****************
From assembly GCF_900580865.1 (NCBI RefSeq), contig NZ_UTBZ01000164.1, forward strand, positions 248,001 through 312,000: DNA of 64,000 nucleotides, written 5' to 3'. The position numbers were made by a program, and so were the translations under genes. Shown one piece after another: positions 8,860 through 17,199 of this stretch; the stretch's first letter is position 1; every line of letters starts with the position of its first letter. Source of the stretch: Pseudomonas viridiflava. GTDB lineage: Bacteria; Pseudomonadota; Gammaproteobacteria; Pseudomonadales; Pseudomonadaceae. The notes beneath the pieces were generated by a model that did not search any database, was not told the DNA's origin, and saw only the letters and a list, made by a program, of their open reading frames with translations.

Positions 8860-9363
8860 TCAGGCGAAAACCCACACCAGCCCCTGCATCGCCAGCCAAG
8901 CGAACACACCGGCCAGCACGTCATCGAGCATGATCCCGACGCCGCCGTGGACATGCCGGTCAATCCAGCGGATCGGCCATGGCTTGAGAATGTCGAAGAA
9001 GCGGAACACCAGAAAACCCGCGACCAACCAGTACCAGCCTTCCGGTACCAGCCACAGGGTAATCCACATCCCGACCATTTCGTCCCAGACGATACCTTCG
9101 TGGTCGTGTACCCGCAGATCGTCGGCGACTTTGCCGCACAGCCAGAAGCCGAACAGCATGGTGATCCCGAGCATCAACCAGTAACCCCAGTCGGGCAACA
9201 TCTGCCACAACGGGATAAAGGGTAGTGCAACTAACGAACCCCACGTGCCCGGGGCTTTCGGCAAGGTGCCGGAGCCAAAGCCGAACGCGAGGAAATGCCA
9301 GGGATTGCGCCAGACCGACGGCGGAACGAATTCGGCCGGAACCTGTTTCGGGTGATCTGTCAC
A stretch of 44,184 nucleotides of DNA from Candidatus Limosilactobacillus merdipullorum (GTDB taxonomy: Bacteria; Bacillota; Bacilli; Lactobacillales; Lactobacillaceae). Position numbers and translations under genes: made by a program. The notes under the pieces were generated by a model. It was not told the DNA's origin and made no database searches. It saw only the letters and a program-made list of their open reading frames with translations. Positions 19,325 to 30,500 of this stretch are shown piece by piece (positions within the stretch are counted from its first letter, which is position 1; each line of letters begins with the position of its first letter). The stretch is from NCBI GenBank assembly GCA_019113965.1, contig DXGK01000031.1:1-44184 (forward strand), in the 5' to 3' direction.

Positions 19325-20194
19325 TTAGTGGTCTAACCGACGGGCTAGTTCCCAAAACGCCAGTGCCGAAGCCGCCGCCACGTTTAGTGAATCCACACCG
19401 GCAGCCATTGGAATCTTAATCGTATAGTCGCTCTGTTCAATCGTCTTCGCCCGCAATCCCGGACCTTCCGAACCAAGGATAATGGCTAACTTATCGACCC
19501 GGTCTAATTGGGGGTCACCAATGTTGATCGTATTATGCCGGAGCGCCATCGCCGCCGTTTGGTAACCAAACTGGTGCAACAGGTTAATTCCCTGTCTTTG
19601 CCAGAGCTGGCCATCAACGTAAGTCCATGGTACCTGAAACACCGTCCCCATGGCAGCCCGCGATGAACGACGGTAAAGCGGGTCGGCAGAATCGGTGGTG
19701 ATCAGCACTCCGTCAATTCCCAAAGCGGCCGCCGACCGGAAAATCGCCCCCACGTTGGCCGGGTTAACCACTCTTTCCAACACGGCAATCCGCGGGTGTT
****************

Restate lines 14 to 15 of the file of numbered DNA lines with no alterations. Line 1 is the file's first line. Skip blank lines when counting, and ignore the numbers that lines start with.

19601 CCAGAGCTGGCCATCAACGTAAGTCCATGGTACCTGAAACACCGTCCCCATGGCAGCCCGCGATGAACGACGGTAAAGCGGGTCGGCAGAATCGGTGGTG
19701 ATCAGCACTCCGTCAATTCCCAAAGCGGCCGCCGACCGGAAAATCGCCCCCACGTTGGCCGGGTTAACCACTCTTTCCAACACGGCAATCCGCGGGTGTT